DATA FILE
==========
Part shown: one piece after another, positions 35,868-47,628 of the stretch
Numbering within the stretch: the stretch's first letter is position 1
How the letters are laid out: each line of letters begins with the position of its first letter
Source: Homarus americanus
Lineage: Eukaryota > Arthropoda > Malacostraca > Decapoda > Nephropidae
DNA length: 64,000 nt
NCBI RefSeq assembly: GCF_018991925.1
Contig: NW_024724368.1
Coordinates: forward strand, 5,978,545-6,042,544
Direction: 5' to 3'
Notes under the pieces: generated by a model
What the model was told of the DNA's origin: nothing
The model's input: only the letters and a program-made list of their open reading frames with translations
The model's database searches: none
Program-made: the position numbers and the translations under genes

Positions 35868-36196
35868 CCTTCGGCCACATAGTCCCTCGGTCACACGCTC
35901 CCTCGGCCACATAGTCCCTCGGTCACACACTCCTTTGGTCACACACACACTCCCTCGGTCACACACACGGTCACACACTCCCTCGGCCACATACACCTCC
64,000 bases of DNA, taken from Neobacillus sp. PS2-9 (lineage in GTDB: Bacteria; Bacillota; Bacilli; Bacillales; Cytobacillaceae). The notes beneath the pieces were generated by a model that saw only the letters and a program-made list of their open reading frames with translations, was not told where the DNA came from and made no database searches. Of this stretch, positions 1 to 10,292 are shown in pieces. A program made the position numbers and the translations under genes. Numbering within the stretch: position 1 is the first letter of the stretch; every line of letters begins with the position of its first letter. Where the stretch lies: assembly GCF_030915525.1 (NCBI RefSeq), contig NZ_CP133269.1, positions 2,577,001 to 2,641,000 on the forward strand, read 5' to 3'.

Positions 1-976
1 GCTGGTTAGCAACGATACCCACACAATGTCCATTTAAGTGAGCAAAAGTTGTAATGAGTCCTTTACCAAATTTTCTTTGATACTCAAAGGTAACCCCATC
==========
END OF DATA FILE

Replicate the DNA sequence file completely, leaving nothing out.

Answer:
Part shown: one piece after another, positions 35,868-47,628 of the stretch
Numbering within the stretch: the stretch's first letter is position 1
How the letters are laid out: each line of letters begins with the position of its first letter
Source: Homarus americanus
Lineage: Eukaryota > Arthropoda > Malacostraca > Decapoda > Nephropidae
DNA length: 64,000 nt
NCBI RefSeq assembly: GCF_018991925.1
Contig: NW_024724368.1
Coordinates: forward strand, 5,978,545-6,042,544
Direction: 5' to 3'
Notes under the pieces: generated by a model
What the model was told of the DNA's origin: nothing
The model's input: only the letters and a program-made list of their open reading frames with translations
The model's database searches: none
Program-made: the position numbers and the translations under genes

Positions 35868-36196
35868 CCTTCGGCCACATAGTCCCTCGGTCACACGCTC
35901 CCTCGGCCACATAGTCCCTCGGTCACACACTCCTTTGGTCACACACACACTCCCTCGGTCACACACACGGTCACACACTCCCTCGGCCACATACACCTCC
64,000 bases of DNA, taken from Neobacillus sp. PS2-9 (lineage in GTDB: Bacteria; Bacillota; Bacilli; Bacillales; Cytobacillaceae). The notes beneath the pieces were generated by a model that saw only the letters and a program-made list of their open reading frames with translations, was not told where the DNA came from and made no database searches. Of this stretch, positions 1 to 10,292 are shown in pieces. A program made the position numbers and the translations under genes. Numbering within the stretch: position 1 is the first letter of the stretch; every line of letters begins with the position of its first letter. Where the stretch lies: assembly GCF_030915525.1 (NCBI RefSeq), contig NZ_CP133269.1, positions 2,577,001 to 2,641,000 on the forward strand, read 5' to 3'.

Positions 1-976
1 GCTGGTTAGCAACGATACCCACACAATGTCCATTTAAGTGAGCAAAAGTTGTAATGAGTCCTTTACCAAATTTTCTTTGATACTCAAAGGTAACCCCATC